Hay market recap

Western United States

Seth Hoyt, hay market analyst from Ione, California, said hay stocks in the entire United States is down 10 percent from the previous year and down 9 percent from the previous year in the western states. 

“Alfalfa acres are down 2 percent across the U.S. and yields are also down, less 4 percent,” said Hoyt, who added exports to China for alfalfa continue to grow. In 2017, 1.2 million tons of were exported to China. The Chinese market is for non-GMO alfalfa and continues to be strong as long as milk prices are high. 

Saudi Arabia is also a growing export market. The Arab country is limited in what it can grow for dairy farms based on government regulations. Hoyt expects to see Saudi Arabia move in on U.S. alfalfa markets.

“There seems to always be a market for high quality hay, but supplies continue to become tighter. Weather is a big factor in growing alfalfa and other hay,” Hoyt said.

Drought conditions continue in parts of the western states and are nearing severe drought conditions. This also has led the dairies to not purchase as much high quality hay because they can’t afford it.

“Prices on early hay will be stronger in some areas and $15 to $30 more per ton than in 2017,” Hoyt said. “Exports will be more of a driver of prices than dairy customers in the western states.”

—Jennifer Carrico 

Western Plains

Heath Dewey, a Colorado hay market reporter, said the hay market has been good this year.

Reporters look at both relative feed value and relative forage quality. Colorado reports are typically based on RFV.

Dewey gave his report on Feb. 6. He said, at the time, horse owners in the state have boosted demand for small square bales.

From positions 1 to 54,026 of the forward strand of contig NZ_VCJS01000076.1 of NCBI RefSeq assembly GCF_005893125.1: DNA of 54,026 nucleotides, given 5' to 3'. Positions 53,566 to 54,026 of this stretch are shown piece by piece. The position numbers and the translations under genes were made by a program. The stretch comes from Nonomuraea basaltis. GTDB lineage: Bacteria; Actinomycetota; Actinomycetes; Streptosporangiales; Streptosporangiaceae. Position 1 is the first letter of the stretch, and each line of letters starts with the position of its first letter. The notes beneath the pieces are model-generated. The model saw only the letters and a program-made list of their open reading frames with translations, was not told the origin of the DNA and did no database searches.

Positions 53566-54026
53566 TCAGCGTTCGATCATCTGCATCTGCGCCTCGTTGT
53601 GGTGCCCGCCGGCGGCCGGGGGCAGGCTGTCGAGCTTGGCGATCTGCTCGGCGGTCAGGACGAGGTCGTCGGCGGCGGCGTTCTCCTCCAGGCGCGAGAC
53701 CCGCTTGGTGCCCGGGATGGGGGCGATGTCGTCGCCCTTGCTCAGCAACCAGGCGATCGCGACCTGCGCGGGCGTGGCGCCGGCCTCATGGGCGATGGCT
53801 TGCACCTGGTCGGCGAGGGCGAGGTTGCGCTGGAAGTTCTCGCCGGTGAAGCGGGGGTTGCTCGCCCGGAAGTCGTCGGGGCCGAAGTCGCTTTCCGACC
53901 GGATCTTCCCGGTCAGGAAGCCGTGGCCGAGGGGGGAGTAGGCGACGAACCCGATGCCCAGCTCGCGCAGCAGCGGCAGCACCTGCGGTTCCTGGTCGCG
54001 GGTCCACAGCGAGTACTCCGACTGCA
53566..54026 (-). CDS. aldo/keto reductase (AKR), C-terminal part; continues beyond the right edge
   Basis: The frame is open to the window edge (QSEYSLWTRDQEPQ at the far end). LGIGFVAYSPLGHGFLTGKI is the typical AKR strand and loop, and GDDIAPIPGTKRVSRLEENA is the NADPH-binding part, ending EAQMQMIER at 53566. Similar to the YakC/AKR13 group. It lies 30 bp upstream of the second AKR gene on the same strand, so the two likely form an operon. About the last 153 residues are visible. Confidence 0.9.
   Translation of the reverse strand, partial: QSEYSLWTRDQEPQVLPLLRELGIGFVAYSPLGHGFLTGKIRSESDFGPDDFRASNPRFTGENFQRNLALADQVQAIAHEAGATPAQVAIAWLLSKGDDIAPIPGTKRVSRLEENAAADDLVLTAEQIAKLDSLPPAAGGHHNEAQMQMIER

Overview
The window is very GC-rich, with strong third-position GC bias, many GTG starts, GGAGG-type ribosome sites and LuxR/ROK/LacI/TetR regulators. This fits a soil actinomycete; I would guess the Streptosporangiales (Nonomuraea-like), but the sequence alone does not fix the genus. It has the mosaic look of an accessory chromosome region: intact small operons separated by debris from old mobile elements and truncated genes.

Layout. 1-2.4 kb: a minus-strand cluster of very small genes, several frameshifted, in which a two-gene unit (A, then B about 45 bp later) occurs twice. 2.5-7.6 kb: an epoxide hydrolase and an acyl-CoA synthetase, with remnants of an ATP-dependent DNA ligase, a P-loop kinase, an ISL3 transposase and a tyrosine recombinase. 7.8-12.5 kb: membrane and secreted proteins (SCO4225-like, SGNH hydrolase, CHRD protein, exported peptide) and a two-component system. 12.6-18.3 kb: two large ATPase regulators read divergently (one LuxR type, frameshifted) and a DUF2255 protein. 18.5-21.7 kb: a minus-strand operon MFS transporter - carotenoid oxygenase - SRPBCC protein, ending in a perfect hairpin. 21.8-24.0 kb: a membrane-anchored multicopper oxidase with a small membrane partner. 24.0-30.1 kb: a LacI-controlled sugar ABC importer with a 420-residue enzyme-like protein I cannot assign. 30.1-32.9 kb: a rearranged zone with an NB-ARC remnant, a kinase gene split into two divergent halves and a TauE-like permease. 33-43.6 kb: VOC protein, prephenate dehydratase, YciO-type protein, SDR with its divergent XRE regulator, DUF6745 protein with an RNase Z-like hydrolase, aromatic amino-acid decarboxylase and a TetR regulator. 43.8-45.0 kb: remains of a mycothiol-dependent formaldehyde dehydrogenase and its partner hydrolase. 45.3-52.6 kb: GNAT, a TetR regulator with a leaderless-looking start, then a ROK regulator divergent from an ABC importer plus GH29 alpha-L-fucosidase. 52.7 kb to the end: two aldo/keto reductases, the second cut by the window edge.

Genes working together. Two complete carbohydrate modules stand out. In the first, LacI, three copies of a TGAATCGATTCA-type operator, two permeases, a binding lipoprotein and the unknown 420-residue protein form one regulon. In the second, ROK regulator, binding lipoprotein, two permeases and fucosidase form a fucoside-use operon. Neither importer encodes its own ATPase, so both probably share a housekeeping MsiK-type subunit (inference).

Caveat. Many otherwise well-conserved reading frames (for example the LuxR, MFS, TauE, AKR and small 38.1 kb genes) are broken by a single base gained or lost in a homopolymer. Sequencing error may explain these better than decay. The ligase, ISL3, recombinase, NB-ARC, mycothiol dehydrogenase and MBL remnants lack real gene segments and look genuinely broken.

“We are seeing premiums of $1 to $1.50 more a bale than you see for a typical cow-calf operation,” he said.

Compared to last year, the grinder market went from $75 to $80 ton to $110 to $115 a ton. Also, good quality alfalfa was averaging at the time around $150 a ton. Dairy hay increased to $180 to $200 a ton, with some even going for $210-plus.

“Anyone getting over $200, the hay is testing pretty high,” he said.

The grass hay market is also doing well, with the price per ton higher than alfalfa. There is a shortage, he said, and livestock producers are often holding on to their hay for their own operations.

“I think, for the most part, a lot of people are pretty happy with the hay market right now,” Dewey said. “But there is a lot of concern out there that the lack of moisture and the drought we have seen that we are going to be in short supply next year.”

Amy Bickel

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There is less hay on the market in 2018, thanks to early-season drought in Kansas in 2017, coupled with donations to fire-afflicted areas and late season drought, according to Kim Nettleton, hay market reporter for the Kansas Department of Agriculture. 

Too, alfalfa hay seedings are down 10 percent, Nettleton said. 

Because of lack of hay inventory, prices for all hay types are higher. 

For premium quality alfalfa, per ton prices increased to $170 per ton in December in north central Kansas; $160 in southwest Kansas; $165 in northwest Kansas, $160 in south central Kansas and $150 per ton in southeast Kansas.

Stocks of all hay are down about 15 percent from 2016, with total hay production down 32 percent and yield down 0.70 tons per acre in 2017 compared to previous years. Grass hay acreage and yield is down, while cattle herds are expected to grow, Nettleton said. 

The state’s feedyard industry used nearly 160,000 more tons of alfalfa hay in 2017 than the previous year. With tight supplies and growing cattle numbers, all types of hay should be worth more in 2018, she added.

Bill Spiegel